It's Easter. Sighs of relief are heard as many are taking their first substantial break since Christmas. I was raised with Easter being a highlight on the religious calendar. A time of pensiveness, not gallivanting. Call me conservative, but I am still taken aback when finding that going to church is not among my fellow Christians' priorities this weekend.
Growing up Dutch Reformed, churches were places mostly shut and admired from afar. I revered these buildings as beacons of hope looming over the small towns of my youth. It was, however, unthinkable to enter them unless on a Sunday.
Visiting Mossel Bay during my childhood, the St Peter's Anglican Church fascinated me. Driving past it on Marsh Street, with the rest of the family irritatingly eager to get to the hustle and bustle at the Point, offering views of surfers, sunbathers and the promise of a soft serve ice cream, I yearned to enter that church - a desire I couldn't explain.
The first time I was considered streetwise enough to go about on my own in holiday-crazy Mossel Bay, I made my way to St Peter's. Only the wooden doors separated me from the madness outside, but they were sufficient. The silence was more soothing than the most comforting words. The only sound I recall, was the creaking of the wooden pew as I sat down marvelling at the fullness present in the empty church.
Visiting that church became my holiday pilgrimage. After relocating to Mossel Bay, the ritual continued. Sadly, after vagabonds removed items from the church, the doors like the churches from my youth, were shut.
Out of habit, driving down Marsh Street, my eyes would turn to St Peter's longingly in the hope that the open sign would again grace those doors. Lo and behold, on an arbitrary day, there it was.
I slip into St Peter's as regularly as I can. Especially in search of solitude. Like that first visit, the harsh contrast of stepping from the soulful silence into the madness of Marsh Street, is like a slap in the face.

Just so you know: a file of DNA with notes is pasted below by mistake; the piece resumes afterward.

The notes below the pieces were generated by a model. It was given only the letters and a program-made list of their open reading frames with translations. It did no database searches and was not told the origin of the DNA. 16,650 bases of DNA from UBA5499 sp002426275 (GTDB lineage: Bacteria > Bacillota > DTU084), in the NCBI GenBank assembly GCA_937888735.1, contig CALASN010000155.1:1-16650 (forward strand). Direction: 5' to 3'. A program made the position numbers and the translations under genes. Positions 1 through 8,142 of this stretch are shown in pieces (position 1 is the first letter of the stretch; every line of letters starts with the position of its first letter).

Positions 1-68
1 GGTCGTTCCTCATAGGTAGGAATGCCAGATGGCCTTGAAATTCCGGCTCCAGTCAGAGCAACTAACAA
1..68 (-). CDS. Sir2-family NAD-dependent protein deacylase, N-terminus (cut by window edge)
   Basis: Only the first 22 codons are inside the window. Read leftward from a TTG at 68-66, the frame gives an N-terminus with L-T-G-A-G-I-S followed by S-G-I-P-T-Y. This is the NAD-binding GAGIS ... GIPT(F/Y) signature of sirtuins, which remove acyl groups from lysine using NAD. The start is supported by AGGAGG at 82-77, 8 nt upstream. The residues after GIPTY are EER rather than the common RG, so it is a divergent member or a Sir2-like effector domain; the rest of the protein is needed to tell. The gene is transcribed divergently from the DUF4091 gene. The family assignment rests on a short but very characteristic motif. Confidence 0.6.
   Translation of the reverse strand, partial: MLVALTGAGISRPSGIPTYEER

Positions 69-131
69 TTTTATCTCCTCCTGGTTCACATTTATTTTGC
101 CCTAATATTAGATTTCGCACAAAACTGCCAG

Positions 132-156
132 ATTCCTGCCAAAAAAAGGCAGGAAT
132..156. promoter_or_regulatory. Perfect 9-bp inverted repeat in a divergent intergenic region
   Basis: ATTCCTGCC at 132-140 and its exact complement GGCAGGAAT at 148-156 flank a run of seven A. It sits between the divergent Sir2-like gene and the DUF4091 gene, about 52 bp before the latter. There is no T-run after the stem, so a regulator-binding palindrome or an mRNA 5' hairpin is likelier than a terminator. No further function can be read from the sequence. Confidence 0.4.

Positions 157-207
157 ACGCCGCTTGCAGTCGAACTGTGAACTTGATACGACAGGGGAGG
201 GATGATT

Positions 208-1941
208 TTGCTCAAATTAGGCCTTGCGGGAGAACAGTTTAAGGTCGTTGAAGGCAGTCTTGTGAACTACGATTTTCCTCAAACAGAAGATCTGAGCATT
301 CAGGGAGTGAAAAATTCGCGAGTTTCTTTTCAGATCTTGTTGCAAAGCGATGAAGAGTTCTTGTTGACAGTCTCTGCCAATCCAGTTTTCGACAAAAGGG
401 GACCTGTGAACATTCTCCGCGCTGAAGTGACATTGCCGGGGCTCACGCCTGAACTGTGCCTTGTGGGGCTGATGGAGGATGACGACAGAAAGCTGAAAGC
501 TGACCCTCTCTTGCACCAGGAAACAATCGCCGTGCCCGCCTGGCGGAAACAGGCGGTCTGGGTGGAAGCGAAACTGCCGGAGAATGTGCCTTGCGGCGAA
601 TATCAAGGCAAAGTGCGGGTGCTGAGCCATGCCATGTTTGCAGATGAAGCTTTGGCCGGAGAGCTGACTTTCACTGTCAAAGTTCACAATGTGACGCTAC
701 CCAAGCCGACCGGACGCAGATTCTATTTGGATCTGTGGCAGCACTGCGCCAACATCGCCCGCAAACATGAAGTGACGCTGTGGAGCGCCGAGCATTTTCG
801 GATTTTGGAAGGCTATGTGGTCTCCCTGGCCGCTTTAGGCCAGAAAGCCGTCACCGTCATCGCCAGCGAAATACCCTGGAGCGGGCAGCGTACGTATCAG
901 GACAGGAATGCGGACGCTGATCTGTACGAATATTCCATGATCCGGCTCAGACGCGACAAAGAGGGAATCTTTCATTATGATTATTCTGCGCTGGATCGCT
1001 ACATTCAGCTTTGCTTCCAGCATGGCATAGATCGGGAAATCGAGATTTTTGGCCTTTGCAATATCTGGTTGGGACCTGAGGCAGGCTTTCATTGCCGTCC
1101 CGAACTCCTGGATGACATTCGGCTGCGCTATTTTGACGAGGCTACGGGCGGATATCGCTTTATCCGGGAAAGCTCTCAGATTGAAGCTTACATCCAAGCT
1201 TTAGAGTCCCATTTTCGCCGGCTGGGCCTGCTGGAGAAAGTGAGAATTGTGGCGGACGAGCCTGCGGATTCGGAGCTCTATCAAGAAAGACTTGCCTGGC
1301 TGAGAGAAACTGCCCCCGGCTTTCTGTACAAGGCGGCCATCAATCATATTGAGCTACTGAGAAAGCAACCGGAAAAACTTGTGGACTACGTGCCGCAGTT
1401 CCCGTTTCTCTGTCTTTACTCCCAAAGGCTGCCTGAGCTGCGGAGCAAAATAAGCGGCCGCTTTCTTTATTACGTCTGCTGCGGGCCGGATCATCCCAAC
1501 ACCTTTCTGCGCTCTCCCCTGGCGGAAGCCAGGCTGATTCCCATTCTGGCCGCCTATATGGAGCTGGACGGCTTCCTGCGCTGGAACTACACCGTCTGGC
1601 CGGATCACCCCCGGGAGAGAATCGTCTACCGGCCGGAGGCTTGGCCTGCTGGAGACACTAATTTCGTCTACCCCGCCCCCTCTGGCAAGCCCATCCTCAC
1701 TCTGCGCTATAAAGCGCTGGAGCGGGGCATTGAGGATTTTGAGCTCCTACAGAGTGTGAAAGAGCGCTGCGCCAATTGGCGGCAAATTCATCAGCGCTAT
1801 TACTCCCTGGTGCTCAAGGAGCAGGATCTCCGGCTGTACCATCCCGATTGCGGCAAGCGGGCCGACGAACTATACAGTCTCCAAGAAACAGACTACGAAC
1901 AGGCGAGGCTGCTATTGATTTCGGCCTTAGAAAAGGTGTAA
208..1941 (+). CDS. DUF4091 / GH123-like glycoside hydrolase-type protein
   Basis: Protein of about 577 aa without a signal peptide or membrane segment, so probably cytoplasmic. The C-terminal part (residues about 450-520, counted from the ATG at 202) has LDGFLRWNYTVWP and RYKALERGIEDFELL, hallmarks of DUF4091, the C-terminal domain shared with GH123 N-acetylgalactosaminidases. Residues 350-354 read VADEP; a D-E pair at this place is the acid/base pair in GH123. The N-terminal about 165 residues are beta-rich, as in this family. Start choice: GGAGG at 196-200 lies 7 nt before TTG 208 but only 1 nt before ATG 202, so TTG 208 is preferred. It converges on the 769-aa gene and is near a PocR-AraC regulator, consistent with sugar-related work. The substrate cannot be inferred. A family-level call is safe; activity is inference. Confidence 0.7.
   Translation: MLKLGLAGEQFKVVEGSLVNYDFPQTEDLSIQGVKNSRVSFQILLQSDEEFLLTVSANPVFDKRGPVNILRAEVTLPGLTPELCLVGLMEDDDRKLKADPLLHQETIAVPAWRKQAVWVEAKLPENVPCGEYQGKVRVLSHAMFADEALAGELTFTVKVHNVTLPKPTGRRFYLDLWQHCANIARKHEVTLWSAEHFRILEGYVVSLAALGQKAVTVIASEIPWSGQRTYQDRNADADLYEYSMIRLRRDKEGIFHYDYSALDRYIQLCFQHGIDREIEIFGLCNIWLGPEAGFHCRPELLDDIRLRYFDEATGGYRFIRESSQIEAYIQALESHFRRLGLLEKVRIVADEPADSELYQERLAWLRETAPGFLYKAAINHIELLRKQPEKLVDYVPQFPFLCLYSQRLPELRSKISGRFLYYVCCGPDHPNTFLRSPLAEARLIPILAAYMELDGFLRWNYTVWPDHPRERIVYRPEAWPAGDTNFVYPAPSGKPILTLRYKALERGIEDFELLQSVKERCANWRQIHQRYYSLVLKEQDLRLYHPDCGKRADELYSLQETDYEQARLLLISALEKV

This week, not only on the streets of Paris but all over the world, people watched transfixed as the Notre Dame Cathedral was devastated by fire. Many accounts have been given of the emotion experienced. Millions of Euros were pledged in less than 24 hours to rebuild Notre Dame.
Looking at a world with humanity in crisis, it might not make sense that these funds should be applied to fix a mere monument. But Notre Dame seems to be far more than that.
As many Christians observe Lent in preparation for Easter, a friend shared a powerful piece written on fasting this week – fasting from words in all of their often harmful forms. In reaction to the fire at Notre Dame, another friend commented: "In 2017 we got to experience this great 'holding' space during a time of deep grieving in our lives. Here we learned to move forward, rediscovering prayer in silence and in fellowship, and Grace for the fragile."
One comes to understand during times like these why millions can be raised to restore Notre Dame. Maybe it is what mankind is willing to pay for the priceless luxury of true silence in a more than mad world.